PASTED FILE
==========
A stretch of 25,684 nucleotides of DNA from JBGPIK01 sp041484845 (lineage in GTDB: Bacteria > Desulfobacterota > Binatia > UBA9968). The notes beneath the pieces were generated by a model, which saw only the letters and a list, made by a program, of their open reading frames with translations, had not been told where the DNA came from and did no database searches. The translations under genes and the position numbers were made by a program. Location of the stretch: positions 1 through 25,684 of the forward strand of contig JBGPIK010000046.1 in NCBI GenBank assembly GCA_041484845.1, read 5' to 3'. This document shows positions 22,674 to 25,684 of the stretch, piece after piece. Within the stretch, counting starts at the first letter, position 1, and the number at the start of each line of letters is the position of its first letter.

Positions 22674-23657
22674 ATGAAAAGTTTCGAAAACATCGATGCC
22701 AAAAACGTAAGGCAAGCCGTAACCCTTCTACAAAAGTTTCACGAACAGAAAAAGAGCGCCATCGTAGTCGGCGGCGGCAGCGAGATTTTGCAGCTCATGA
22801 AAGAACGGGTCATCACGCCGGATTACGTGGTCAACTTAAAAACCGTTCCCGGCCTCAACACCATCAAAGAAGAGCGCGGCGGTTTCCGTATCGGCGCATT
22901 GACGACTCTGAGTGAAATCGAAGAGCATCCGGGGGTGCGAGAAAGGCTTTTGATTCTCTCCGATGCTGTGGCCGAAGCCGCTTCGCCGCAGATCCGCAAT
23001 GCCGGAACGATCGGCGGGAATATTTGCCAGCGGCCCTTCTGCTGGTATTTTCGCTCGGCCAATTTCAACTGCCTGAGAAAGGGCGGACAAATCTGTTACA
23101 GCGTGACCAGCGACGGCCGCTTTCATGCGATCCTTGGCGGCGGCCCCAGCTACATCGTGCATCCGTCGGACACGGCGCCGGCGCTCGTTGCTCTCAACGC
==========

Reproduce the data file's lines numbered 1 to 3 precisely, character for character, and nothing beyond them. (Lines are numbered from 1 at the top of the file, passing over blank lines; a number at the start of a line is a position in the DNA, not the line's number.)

A stretch of 25,684 nucleotides of DNA from JBGPIK01 sp041484845 (lineage in GTDB: Bacteria > Desulfobacterota > Binatia > UBA9968). The notes beneath the pieces were generated by a model, which saw only the letters and a list, made by a program, of their open reading frames with translations, had not been told where the DNA came from and did no database searches. The translations under genes and the position numbers were made by a program. Location of the stretch: positions 1 through 25,684 of the forward strand of contig JBGPIK010000046.1 in NCBI GenBank assembly GCA_041484845.1, read 5' to 3'. This document shows positions 22,674 to 25,684 of the stretch, piece after piece. Within the stretch, counting starts at the first letter, position 1, and the number at the start of each line of letters is the position of its first letter.

Positions 22674-23657
22674 ATGAAAAGTTTCGAAAACATCGATGCC